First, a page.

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Nonexistence of nontrivial solutions for the p(x)-Laplacian equations and systems in unbounded domains of ℝ n

Akrout Kamel

Author affiliations

Department of mathematics and informatics. Tebessa university. Algeria

Citation and License

Boundary Value Problems 2011, 2011:50  doi:10.1186/1687-2770-2011-50

The electronic version of this article is the complete one and can be found online at: http://www.boundaryvalueproblems.com/content/2011/1/50


Received:12 January 2011
Accepted:30 November 2011
Published:30 November 2011

© 2011 Kamel; licensee Springer.

This is an Open Access article distributed under the terms of the Creative Commons Attribution License (http://creativecommons.org/licenses/by/2.0), which permits unrestricted use, distribution, and reproduction in any medium, provided the original work is properly cited.

Abstract

In this paper, we are interested on the study of the nonexistence of nontrivial solutions for the p(x)-Laplacian equations, in unbounded domains of ℝn. This leads us to extend these results to m-equations systems. The method used is based on pohozaev type identities.

1 Introduction

Several works have been reported by many authors, comprise results of nonexistence of nontrivial solutions of the semilinear elliptic equations and systems, under various situations, see [1-8]. The Pohozaĕv identity [1] published in 1965 for solutions of the Dirichlet problem proved absence of nontrivial solutions for some elliptic equations of the form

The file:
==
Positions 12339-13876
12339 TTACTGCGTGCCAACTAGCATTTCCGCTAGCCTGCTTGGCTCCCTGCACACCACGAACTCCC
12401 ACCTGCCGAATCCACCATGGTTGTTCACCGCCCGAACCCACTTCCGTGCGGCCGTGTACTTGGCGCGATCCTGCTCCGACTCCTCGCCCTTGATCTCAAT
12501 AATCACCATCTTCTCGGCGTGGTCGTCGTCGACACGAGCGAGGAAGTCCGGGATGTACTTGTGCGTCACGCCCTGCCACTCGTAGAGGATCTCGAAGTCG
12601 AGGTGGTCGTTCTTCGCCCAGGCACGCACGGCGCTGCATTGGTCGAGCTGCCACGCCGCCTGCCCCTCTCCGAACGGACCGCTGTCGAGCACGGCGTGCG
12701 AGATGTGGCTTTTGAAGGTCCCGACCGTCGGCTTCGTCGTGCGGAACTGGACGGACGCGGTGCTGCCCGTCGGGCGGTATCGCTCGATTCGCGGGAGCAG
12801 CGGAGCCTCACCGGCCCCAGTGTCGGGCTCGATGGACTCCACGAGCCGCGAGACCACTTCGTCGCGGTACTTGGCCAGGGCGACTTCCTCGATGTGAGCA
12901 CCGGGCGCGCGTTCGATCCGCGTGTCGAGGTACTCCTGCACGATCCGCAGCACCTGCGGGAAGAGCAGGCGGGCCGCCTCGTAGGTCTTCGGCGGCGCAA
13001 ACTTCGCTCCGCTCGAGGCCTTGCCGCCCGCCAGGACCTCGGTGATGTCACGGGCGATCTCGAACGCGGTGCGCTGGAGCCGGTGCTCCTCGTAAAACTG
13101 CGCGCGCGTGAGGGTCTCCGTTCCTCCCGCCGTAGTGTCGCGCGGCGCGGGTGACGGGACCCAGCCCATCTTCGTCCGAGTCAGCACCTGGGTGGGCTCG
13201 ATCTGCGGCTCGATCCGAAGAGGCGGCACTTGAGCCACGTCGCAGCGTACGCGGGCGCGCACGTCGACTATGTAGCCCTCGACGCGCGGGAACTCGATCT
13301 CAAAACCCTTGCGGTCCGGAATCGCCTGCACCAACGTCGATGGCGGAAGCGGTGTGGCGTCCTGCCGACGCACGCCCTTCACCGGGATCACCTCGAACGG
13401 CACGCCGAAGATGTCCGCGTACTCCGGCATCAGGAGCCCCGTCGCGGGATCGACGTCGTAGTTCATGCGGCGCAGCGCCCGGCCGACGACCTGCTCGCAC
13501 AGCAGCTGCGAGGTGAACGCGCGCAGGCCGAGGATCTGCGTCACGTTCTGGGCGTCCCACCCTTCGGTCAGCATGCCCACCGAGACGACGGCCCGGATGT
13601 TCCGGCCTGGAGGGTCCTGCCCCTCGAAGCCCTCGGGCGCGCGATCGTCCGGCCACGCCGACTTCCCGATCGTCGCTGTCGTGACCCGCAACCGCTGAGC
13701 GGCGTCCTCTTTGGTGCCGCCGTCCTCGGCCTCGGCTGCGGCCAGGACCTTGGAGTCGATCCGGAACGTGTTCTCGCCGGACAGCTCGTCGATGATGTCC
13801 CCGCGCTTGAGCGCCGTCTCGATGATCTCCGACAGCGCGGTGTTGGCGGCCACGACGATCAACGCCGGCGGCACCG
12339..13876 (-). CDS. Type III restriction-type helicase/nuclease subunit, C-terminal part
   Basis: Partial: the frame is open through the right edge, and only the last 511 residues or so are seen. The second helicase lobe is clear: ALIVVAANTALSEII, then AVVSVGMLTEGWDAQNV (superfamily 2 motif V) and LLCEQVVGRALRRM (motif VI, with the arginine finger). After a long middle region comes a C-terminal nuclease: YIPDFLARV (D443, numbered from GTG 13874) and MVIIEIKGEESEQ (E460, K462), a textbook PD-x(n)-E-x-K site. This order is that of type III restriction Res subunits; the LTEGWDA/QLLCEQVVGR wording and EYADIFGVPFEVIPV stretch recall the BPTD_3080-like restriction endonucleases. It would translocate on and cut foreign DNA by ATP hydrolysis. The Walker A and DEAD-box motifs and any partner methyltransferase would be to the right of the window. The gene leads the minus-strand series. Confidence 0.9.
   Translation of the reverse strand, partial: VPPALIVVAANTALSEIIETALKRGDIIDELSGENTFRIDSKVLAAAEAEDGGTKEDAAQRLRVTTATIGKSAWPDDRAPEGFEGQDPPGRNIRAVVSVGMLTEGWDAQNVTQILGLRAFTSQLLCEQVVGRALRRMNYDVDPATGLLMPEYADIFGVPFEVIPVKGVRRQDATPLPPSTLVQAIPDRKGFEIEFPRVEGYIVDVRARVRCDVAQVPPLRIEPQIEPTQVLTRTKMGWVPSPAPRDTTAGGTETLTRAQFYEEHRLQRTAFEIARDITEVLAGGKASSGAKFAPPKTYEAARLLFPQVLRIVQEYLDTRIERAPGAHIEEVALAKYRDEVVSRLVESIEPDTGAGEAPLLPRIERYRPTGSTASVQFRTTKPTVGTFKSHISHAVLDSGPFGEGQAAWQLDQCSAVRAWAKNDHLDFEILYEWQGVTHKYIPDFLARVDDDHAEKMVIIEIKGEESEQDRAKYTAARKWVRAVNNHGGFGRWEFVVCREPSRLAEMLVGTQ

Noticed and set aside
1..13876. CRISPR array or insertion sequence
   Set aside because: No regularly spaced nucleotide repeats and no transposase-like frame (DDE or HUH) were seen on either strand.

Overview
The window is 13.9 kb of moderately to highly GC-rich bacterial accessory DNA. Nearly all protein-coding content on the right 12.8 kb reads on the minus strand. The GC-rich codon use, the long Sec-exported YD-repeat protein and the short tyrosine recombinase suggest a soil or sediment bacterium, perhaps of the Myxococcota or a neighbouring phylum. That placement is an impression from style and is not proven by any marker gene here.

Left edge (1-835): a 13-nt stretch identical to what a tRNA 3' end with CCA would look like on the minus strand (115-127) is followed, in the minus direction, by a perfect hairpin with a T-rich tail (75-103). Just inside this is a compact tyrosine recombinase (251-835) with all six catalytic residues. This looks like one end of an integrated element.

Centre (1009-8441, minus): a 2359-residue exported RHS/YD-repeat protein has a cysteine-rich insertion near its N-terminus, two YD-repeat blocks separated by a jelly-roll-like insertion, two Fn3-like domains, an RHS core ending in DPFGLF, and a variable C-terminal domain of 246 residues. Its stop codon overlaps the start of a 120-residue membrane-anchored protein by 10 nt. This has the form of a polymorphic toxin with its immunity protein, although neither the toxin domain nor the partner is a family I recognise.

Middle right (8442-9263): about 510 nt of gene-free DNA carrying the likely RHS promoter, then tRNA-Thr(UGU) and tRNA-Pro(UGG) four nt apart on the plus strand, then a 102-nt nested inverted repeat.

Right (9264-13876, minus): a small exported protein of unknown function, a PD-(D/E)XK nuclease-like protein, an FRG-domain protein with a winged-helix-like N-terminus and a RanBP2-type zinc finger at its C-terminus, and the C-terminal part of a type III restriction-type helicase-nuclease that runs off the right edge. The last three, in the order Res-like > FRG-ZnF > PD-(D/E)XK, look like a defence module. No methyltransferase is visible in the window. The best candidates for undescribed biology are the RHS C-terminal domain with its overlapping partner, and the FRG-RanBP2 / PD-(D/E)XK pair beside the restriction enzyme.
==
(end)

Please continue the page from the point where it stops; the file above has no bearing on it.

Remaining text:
<a onClick="popup('http://www.boundaryvalueproblems.com/content/2011/1/50/mathml/M1','MathML',630,470);return false;" target="_blank" href="http://www.boundaryvalueproblems.com/content/2011/1/50/mathml/M1">View MathML</a>

when Ω is a star shaped bounded open domain in ℝn and f is a continuous function on ℝ satisfying

<a onClick="popup('http://www.boundaryvalueproblems.com/content/2011/1/50/mathml/M2','MathML',630,470);return false;" target="_blank" href="http://www.boundaryvalueproblems.com/content/2011/1/50/mathml/M2">View MathML</a>

A. Hareux and B. Khodja [2] established under the assumption

<a onClick="popup('http://www.boundaryvalueproblems.com/content/2011/1/50/mathml/M3','MathML',630,470);return false;" target="_blank" href="http://www.boundaryvalueproblems.com/content/2011/1/50/mathml/M3">View MathML</a>